A necessary dimension


In your latest “Editor’s Note,” you indicated that some readers have “wondered” about recent editorial forays into long-standing social and cultural issues, such as the Sagebrush Rebellion, or the Wise Use Movement (HCN, 5/2/16). As a new subscriber (and educator who shares HCN with two college composition courses), I support such intentional turns as a vital adjunct to your strictly environmental coverage. This type of social/cultural coverage adds a necessary dimension to the limited vista of technical, engineering and scientific “problems” by highlighting the imminent participation of political-ideological, economic and social-historical factors. My students, perhaps like some readers, would love to perceive climate change, for example, as a technical problem with technical solutions in the wings, but as I must remind them, our technology, engineering and scientific achievements reflect and emerge from powerful sources within our culture and history.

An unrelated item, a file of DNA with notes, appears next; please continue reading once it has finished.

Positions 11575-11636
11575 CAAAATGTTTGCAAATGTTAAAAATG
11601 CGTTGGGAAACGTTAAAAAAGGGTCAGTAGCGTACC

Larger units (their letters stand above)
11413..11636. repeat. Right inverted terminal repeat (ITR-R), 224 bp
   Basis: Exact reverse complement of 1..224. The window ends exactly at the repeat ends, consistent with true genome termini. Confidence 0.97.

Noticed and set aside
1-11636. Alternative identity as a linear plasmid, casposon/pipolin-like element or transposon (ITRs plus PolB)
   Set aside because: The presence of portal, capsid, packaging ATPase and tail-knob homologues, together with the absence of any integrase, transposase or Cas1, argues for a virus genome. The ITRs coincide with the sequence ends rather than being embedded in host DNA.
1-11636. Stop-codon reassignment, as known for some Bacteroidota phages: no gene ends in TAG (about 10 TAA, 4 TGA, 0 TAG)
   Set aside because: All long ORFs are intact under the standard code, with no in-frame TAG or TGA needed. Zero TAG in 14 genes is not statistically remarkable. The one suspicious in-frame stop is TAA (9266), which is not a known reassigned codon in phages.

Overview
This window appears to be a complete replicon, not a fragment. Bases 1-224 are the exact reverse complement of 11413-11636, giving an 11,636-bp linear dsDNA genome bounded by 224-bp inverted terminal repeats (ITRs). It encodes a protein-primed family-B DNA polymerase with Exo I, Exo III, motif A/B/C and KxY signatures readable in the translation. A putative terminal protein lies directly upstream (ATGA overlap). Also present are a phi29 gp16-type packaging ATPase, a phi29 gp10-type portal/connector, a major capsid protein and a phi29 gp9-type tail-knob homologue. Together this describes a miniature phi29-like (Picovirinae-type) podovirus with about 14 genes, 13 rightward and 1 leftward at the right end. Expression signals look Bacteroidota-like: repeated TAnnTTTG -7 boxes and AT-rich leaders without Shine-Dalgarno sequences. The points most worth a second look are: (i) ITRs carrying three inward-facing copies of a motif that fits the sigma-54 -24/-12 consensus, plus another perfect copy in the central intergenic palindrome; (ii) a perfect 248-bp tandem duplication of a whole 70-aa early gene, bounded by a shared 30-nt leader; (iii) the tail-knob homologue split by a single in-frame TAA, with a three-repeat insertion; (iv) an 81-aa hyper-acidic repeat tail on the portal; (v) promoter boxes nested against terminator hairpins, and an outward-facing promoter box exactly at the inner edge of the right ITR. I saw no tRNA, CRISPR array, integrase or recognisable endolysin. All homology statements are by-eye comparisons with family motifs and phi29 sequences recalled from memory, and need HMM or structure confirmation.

Take the story in the same issue that links environmental problems (air quality and coastal development) with politics — “California ousts environmental agency leaders.” Not only does the article identify the environmental issues at play, it clearly foregrounds these in California’s complicated political and economic scene. This is good reporting, and I might add, not done well or frequently enough by our local, but sadly debilitated, Los Angeles Times. Kudos to intern Lyndsey Gilpin.

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